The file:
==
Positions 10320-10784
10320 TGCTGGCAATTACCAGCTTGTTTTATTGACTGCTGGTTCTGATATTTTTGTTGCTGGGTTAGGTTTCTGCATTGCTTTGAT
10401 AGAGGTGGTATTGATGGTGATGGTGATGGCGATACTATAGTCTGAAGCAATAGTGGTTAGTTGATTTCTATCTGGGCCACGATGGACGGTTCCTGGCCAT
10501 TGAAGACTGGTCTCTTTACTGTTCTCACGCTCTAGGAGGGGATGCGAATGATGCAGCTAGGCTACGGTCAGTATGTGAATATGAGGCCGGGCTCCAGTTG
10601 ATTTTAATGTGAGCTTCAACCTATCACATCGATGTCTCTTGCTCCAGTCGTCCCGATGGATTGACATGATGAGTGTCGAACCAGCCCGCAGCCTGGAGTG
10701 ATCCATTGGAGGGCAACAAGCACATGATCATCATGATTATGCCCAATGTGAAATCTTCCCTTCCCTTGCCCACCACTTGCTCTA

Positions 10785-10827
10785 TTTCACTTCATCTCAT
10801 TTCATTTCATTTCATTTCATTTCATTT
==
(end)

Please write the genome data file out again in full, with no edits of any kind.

Positions 10320-10784
10320 TGCTGGCAATTACCAGCTTGTTTTATTGACTGCTGGTTCTGATATTTTTGTTGCTGGGTTAGGTTTCTGCATTGCTTTGAT
10401 AGAGGTGGTATTGATGGTGATGGTGATGGCGATACTATAGTCTGAAGCAATAGTGGTTAGTTGATTTCTATCTGGGCCACGATGGACGGTTCCTGGCCAT
10501 TGAAGACTGGTCTCTTTACTGTTCTCACGCTCTAGGAGGGGATGCGAATGATGCAGCTAGGCTACGGTCAGTATGTGAATATGAGGCCGGGCTCCAGTTG
10601 ATTTTAATGTGAGCTTCAACCTATCACATCGATGTCTCTTGCTCCAGTCGTCCCGATGGATTGACATGATGAGTGTCGAACCAGCCCGCAGCCTGGAGTG
10701 ATCCATTGGAGGGCAACAAGCACATGATCATCATGATTATGCCCAATGTGAAATCTTCCCTTCCCTTGCCCACCACTTGCTCTA

Positions 10785-10827
10785 TTTCACTTCATCTCAT
10801 TTCATTTCATTTCATTTCATTTCATTT